In the past few months I've been trying out recipes in the hopes of finding a decent number of meals my husband and I both like. So far I've come up with about ten. I also have a number of recipes for meals I like (because I'm not willing to give up my favorites, and because I want Henry to experience all kinds of food).

At some point I'll work on accompaniments (since veggies from a can only cuts it as a side dish if the year is 1977), but for now I'll concentrate on the entree.

I've typed these recipes up and put them in plastic sheet protectors in a binder, with a list of them in front so I can see all the meal options at a glance.

With some proven recipes in hand, I'm going to plan out our meals on a week-by-week basis:

  • One day a week we'll do take-out;
  • One day a week I'll make something I enjoy but my husband doesn't (I'll do that on Wednesdays, so my stepdaughter -- who eats almost anything -- can share it with me and Henry);
  • Two days a week we'll do leftovers.
That leaves about twelve days a month for shared meals. Since I have ten "shared" recipes right now, I'll make all of those each month and experiment to find more for the other two meals.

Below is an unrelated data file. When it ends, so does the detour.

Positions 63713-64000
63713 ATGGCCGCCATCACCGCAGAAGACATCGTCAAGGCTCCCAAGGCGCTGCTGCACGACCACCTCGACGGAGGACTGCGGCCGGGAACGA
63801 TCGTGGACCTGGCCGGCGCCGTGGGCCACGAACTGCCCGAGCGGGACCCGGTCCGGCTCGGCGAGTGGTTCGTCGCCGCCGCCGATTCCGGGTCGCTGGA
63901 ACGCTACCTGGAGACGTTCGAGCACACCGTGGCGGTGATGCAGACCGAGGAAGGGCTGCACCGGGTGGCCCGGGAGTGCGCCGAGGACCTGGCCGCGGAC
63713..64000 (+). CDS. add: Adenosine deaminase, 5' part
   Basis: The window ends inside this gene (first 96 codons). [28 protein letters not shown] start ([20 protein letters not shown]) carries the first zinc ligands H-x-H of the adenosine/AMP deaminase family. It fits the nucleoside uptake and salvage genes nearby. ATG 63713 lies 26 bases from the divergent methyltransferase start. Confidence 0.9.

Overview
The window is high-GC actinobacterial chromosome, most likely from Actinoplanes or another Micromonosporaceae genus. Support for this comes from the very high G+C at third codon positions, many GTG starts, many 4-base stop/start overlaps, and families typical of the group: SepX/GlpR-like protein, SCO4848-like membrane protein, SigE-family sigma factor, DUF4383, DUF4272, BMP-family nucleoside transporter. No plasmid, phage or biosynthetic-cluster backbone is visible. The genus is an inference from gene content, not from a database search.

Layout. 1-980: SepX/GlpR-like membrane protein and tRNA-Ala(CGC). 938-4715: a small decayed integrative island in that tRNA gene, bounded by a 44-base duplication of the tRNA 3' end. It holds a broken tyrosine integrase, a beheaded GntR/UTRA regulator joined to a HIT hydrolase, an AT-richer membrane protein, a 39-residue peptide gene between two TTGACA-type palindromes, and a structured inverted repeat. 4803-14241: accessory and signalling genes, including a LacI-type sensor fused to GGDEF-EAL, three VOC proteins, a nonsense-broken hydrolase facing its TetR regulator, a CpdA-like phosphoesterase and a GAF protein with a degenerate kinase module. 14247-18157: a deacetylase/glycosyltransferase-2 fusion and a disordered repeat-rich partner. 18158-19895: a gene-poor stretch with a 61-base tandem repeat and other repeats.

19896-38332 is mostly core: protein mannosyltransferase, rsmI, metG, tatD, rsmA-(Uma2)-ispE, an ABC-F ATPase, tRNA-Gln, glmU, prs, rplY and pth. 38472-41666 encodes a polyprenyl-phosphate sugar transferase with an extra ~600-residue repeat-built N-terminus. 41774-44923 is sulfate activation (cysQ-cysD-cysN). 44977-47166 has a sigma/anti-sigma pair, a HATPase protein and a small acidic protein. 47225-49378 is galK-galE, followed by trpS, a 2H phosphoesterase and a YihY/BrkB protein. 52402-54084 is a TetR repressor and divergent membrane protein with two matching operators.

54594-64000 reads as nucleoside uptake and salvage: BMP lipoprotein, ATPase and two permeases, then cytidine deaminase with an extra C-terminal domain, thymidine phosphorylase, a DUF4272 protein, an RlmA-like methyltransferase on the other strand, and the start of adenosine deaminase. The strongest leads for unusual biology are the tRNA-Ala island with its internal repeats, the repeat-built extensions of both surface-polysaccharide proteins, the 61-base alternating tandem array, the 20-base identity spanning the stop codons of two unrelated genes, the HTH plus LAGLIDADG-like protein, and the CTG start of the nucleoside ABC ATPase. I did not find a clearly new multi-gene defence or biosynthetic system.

I hope to double (or maybe triple, if I'm feeling really zany) some of the recipes so I can freeze the extras. I'll keep track of freezer meals in the recipe binder and use those on days I know I may not have time to cook.

To make the actual weekly meal plan I'll use a calendar printed off the computer and divide each day into two sections. On the top section I'll write the dish I plan to make (or "take-out" or "leftovers") that day. On the bottom section I'll write the prep work I need to do for the meal for the following day (while my husband watches Henry or after Henry goes to bed), like cooking chicken, cutting up vegetables, soaking beans, thawing a freezer meal, etc.

After planning out the week this way, I can compile a list of all the ingredients I need to make the meals and write out my shopping list accordingly. Then I can shop once a week, instead of running out to the store several times a week as I think of things we need.